'I'll see you on the other side:' The CEO of United recalls leaving his company's retreat after learning he was going to get a new heart

United Airlines CEO Oscar MunozJustin Sullivan / Getty ImagesUnited CEO Oscar Munoz (pictured) got the news while he was at a company strategy retreat.

In October 2015, a month after starting his new job as CEO of United Airlines, Oscar Munoz suffered a massive heart attack and went on medical leave.

It would be five months until he fully resumed his role as CEO.

But Munoz told the audience at Glassdoor’s Recruit Event Tuesday that he didn’t let his near-death experience side-track him or his mission.

As Business Insider’s Ben Zhang previously reported, Munoz had his work cut out for him when he took over as CEO: He had to clean up the mess his predecessor’s bribery scandal had left. Negotiations with the flight attendants’ union had broken down. And five years after a merger with Continental, United still felt like two airlines.

Within two months of his heart attack, he was back at work, balancing his recovery with keeping the mission alive.

During that time, Munoz knew he needed a heart transplant. But he said that he didn’t want rampant speculation and public scrutiny about his health to affect the business, so he kept it quiet.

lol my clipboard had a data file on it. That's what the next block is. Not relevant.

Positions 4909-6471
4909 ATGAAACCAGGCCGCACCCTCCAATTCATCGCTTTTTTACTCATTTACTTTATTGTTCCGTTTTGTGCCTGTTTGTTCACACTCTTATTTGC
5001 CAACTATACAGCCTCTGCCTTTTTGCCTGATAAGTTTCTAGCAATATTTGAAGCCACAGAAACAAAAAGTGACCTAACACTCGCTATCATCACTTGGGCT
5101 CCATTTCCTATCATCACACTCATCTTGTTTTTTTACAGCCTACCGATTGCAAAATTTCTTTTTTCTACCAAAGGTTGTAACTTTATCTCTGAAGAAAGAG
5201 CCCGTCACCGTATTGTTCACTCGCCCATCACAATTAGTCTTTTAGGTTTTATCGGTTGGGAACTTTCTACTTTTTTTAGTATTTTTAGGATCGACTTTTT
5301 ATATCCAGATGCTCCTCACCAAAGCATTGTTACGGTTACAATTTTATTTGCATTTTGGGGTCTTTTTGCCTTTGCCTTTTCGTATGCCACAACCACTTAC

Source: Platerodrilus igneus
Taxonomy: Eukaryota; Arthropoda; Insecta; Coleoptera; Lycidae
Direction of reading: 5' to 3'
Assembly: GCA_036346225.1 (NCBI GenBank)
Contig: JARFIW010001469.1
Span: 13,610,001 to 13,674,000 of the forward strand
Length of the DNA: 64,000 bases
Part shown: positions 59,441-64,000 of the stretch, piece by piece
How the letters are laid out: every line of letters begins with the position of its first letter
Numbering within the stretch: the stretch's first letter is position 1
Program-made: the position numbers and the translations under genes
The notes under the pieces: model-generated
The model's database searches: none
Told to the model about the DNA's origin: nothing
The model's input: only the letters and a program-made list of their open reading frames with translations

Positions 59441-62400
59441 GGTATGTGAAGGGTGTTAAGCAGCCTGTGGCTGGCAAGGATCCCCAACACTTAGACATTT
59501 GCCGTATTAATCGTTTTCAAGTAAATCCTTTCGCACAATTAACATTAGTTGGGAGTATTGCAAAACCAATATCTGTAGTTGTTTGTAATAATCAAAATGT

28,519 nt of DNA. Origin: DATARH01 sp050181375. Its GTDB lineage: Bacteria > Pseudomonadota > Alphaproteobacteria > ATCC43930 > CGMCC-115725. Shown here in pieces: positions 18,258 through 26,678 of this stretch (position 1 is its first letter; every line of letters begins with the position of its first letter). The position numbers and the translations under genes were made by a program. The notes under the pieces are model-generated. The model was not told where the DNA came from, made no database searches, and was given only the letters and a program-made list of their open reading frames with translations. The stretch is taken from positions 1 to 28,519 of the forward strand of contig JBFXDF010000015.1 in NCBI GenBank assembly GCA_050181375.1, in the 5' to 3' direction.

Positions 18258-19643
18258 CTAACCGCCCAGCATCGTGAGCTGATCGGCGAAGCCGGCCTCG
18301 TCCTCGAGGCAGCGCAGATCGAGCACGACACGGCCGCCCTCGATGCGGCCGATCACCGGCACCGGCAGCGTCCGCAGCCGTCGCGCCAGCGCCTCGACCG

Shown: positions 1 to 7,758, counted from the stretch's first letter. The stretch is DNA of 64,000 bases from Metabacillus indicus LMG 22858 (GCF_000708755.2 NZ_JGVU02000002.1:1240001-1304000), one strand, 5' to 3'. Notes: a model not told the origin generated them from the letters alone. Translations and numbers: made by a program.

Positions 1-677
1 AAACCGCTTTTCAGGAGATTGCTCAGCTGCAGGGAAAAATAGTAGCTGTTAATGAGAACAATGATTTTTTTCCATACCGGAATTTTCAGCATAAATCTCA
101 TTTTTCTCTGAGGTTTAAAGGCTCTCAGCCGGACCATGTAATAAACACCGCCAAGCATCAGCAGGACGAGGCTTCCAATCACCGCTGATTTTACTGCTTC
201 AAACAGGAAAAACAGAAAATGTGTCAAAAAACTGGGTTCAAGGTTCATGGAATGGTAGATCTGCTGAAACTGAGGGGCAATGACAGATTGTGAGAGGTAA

On January 5, Munoz’s 57th birthday, he attended the airline’s strategy retreat with other United senior leaders.

While at the event, Munoz’s physician called him up and broke the news: “Have I got a kick arse heart for you.”

After sharing with his wife that a new heart had become available and saying a prayer, Munoz attended a meeting with his senior execs.

“That morning, the team decided that our first ‘North Star’ value objective was that we needed to regain the trust of our employees before we did anything else,” he said.

Around lunchtime, Munoz told his team about the transplant and headed off for the 11-hour surgery. He said that, in retrospect, his parting words — “I’ll see you on the other side” — may have alarmed some of his colleagues.

Munoz hadn’t been CEO for long at that point, but he said he was overwhelmed with emotion by the sheer amount of mail and supportive messages he received from United workers while recovering from the surgery.

“I know that the foundation of this company is this group of incredible human beings,” he said.

Munoz ultimately left the hospital a week after the surgery, “a few hours short of the heart transplant recovery record set by a 20-year-old,” according to Business Insider’s Ben Zhang. Still, rumours swirled about his health.

“The talk ranged from ‘He’s not going to live very long’ to ‘He wasn’t qualified to begin with,'” Munoz previously told Business Insider.

Two weeks later, however, Munoz received the chance to signal he wasn’t going anywhere — surprising everyone by unexpectedly jumping on United’s earnings call.

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